My Anxiety Is A Gift?
For me, a perpetual student, there is nothing better than finding a new subject to immerse myself in completely. I love finding something I’m passionate about and learning everything I can about it. This has served me well over the years in my career, in my cooking, and my prowess in trivia games. However, when the topic I needed to learn more about was anxiety and depression it wasn’t as fun.
Once I had a good idea what I was dealing with I started reading everything I could about these conditions, trying to be the perfect student. I generally believe if I understand the ins and outs of something I can manage it better, more effectively. One article suggested no caffeine, so I switched to decaf. One suggested no processed sugar. Cool. Done (ish). Another discussed the benefits of meditation, a different one about journaling. Check and check. Anything I could get my hands on to better understand how I feel and how to cope with it, I did. Then I saw a headline that jumped out at me, “Four Ways My Anxiety Disorder Has Changed My Life For The Better.”
It pulled me in immediately, maybe I was looking at things wrong! MAYBE there is a new thing to understand how I feel and make it work for me. As I read through Andrea’s, a lovely coincidence in my mind, experience with her first panic attack I related to her so much. The feeling of being totally fine and then...you’re not. Her description of her anxiety waxing and waning over several years also spoke to me, if only it were as predictable as moon cycles. If she felt, feels, how I do and found benefits to it, maybe there is hope for me to approach this better.
But the upsides she outlined...where I looked for hope, I just found dissonance. Yes, I feel some of the practical things she explains such as a more intense mind-body connection. I’ve frequently said I feel things too much, and that’s just it; everything I feel courses through my entire body in a way that’s hard to adequately describe. It does make me more empathetic but that empathy is its own kind of draining. When I’m barely hanging on but see someone else suffering in any way I’ll jump into fix it, spend every ounce of energy I have to make them not feel a fraction of the way I do. It has made me more vulnerable but that vulnerability often leads me down paths that cause more strife, more pain. The constant brace for disaster hasn’t made me more aware of life; it has exhausted me, I have wrinkles in my forehead from having my brow constantly furrowed. In so many ways it has fundamentally altered how I live my life. And it isn’t for the better. Even in situations where everything is fine, one tiny change, one small pebbled dropped in the water, can ripple into a tidal wave of anxiety that consumes me. I don’t feel like that makes my life richer. But if my anxiety is a gift...I’d rather get a gift card.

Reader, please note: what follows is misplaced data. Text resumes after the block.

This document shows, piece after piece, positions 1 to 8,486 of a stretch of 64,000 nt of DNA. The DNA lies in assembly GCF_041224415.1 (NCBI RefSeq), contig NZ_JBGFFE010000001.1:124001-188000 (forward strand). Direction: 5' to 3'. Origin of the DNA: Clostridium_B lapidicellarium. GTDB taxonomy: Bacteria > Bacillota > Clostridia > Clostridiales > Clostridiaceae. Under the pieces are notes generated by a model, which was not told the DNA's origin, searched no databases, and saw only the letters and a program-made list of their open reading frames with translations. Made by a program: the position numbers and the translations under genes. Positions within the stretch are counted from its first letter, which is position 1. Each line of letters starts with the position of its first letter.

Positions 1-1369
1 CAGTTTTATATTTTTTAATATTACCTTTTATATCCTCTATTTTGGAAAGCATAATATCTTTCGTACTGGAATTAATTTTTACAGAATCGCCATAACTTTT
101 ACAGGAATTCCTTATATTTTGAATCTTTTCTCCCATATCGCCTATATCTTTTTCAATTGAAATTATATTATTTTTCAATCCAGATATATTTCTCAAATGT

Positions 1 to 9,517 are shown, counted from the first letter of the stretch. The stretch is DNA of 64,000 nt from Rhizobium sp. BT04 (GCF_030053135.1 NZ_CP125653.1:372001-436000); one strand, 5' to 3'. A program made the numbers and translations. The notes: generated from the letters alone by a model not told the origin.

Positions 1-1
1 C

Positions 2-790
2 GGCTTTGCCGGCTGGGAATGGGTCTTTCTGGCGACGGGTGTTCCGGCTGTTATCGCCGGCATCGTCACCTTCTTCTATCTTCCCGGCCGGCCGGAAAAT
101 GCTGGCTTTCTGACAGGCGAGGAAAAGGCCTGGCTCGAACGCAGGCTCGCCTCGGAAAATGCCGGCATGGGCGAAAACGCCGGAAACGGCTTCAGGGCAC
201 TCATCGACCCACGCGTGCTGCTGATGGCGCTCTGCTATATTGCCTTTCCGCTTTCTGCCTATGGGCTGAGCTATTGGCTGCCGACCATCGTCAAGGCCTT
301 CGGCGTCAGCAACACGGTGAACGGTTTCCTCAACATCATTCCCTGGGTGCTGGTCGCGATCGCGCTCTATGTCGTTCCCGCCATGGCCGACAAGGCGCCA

I often wonder if in our quest to destigmatize mental health issues, we’ve gone too far. If, in some circles, we’ve normalized the discussion so much so that we take it a bit too lightly, slightly glamorized them, or try to make them something they aren’t. Maybe I’m not in a place with enough perspective to see it in a more positive light, that is entirely possible. But what I know is everyone’s experience is individual and this experience doesn’t align with mine. The nights I lay in bed trying to force my mind to quiet down so I can sleep, the mornings I can’t get up because I’m paralyzed with fear of what is going to happen during the day, the moments at my desk when my chest gets so tight I can barely breathe, I don’t feel anything positive about my anxiety. My anxiety isn’t a blessing, it isn’t a gift, it doesn’t help me live a fuller life. But it isn’t a curse either. It doesn’t have to stop me from living a fuller life. It just is. It’s something I have, something I live with, something that is simply a part of who I am. I have no more control over how my brain functions than I do over my eye sight. All I can do is manage it, put my contact lenses in my eyes every day so I can see, and do the things I need to do mentally to make it so I can perceive the world more clearly.